John’s proposal was that we should start from the bottom and walk up in stages, so that’s what we did. The first day’s walk was a steep twenty minute trek through woodland. It was pretty enough, even as I gasped my way uphill. A large stream, recently frozen, ran alongside sections of the track. The forest floor was still lined with snow. But it was only when we reached the end of the first day’s segment and turned round that I could see just how beautiful the scenery was.

Day one from the highest point of our walk.

Only a couple of weeks ago, the mountains were swathed in pure white. Now their rocky faces are emerging and the trees that line their lower slopes are beginning to be tinged with purple as new branches and leaf buds begin to grow.

Icy mountain stream.

We stopped to photograph the stream on the way back down. The peaty water flowing over the ice gives it a very different look from the streams in Scotland in springtime.

Highest point on day two.

On day two, we took the car up to the highest point we had reached on day one and set off from there. The trees were more sparse up here, clinging on to the thin layer of earth over the rocks. In the lower right corner of the photo, you can get an idea of how thick the snow still is. It’s treacherous to walk through. There’s a crust on the top, which occasionally holds firm, but more often you fall through and find yourself off-balance in a knee-deep, foot-sized hole. As your other foot is similarly wedged, moving it quickly to correct your balance is impossible. I haven’t yet fallen flat on my face, but that’s because I mostly avoid making the attempt.

Mountains beyond the trees.

The emerging colours are stunning. After months of white, it feels as if the world is coming to life again. The pussy willow trees are so rife with pollen that it almost looks like blossom. There were birds too, singing in the trees.

Tree in bloom.
Day three, close to the top.

By day three, my legs were beginning to flag and so we walked only ten minutes instead of the normal twenty. The sky that day was filled with dramatic clouds, and yet it was still warm enough to walk without a jacket. Then again, five degrees feels warm to me now. There’s no doubt my body has adjusted to the local climate.

The colours of spring.

I came home yesterday and walked here instead, but I confess that I love the new project John has created for me. We will continue walking up the mountain over the next few weeks, and hopefully when the trails on Senja are properly opened up again, we will be able to tackle some of the mountains there.

And, of course, I can’t write this blog and fail to mention the fact that we now have twenty four hours of daylight. I stayed up last night, to see whether there would be midnight sun, but it dipped behind the mountains at eleven fifty. Going to bed is more difficult when it is still so light. It’s also difficult when you wake in the middle of the night and there’s bright sunshine filtering round the edges of the blind and curtains. There’s no way to judge whether it’s morning or not. I have to check the clock each time. Tough to go back to sleep at four in the morning when your eyes are telling you it’s full daylight. Have a great week everyone.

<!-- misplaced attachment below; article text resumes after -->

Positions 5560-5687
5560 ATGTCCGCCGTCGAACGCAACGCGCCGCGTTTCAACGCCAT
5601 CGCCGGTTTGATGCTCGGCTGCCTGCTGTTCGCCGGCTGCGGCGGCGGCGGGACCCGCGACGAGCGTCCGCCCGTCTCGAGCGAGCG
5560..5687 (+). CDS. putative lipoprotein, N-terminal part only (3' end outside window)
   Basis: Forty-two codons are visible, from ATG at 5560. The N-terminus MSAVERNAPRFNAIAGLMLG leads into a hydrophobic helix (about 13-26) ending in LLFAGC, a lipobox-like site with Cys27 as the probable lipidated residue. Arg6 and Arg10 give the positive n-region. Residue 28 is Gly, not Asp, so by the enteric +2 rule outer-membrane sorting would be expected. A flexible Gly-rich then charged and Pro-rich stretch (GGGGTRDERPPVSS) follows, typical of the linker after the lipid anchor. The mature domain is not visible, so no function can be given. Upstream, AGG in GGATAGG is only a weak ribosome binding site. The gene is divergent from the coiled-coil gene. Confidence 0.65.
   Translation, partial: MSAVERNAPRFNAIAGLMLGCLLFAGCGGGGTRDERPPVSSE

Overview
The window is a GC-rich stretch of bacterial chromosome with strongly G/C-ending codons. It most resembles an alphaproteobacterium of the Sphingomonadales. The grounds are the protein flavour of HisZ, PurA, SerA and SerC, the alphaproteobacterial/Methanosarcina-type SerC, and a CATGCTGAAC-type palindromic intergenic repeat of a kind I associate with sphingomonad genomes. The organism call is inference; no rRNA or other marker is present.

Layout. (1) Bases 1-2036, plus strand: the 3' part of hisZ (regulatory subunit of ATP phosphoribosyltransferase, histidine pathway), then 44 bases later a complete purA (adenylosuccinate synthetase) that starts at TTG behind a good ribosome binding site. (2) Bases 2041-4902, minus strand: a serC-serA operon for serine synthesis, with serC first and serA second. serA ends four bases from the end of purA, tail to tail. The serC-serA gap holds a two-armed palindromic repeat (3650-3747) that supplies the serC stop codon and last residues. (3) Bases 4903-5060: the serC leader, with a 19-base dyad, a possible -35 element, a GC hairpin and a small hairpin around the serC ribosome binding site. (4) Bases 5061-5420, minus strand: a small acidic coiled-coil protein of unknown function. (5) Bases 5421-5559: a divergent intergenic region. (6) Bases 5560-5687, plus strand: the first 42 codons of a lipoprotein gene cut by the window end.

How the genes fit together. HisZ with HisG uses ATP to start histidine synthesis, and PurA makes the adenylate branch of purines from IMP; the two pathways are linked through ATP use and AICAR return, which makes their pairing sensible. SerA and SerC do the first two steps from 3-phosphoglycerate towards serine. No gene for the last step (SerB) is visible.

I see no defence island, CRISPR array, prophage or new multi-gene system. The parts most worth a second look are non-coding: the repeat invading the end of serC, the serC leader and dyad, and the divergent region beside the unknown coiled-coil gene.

Summer passing

Summer is drawing towards its end and the chillier nights are creeping in, but there is still warmth when the sun is high. Marian and I walked today on Ognaheia amidst overwhelming beauty: sparkling dew on tendrils of spider-silk, sunlight filtering into the dark places through the shivering silver birch, the red of the rowan and the woodland toadstools against the late-summer foliage, the blue intensity of the sky going on forever. As ever it seems impossible to catch these images on camera, but I have attempted to do so and will share the best with you.

Setting out from the farm.
Setting out from the farm.

Walking east into the morning sun.
Walking east into the morning sun.

Marian.
Marian.

Amanita muscaria.
Amanita muscaria.

Standing alone.
Standing alone.

From the tiny...
From the tiny…

... to drooping splendour.
… to drooping splendour.

... the woodland floor was replete...
… the woodland floor was replete…

... with reams of toadstools.
… with reams of toadstools.

This magnificent creature joined our mid-morning snack, bringing his newly-caught food with him.
This magnificent creature joined our mid-morning snack, bringing his newly-caught food with him.

Sparkling with reflected light.
Sparkling with reflected light.

Seemingly unafraid.
Seemingly unafraid.

Late-blooming heather.
Late-blooming heather.

Dewdrops scattering sunlight.
Dewdrops scattering sunlight.

More magnificent fungi.
More magnificent fungi.

And evidence of tiny creatures we couldn't even see.
And evidence of tiny creatures we couldn’t even see.

And a final flourish of red before the end.
And a final flourish of red before the end.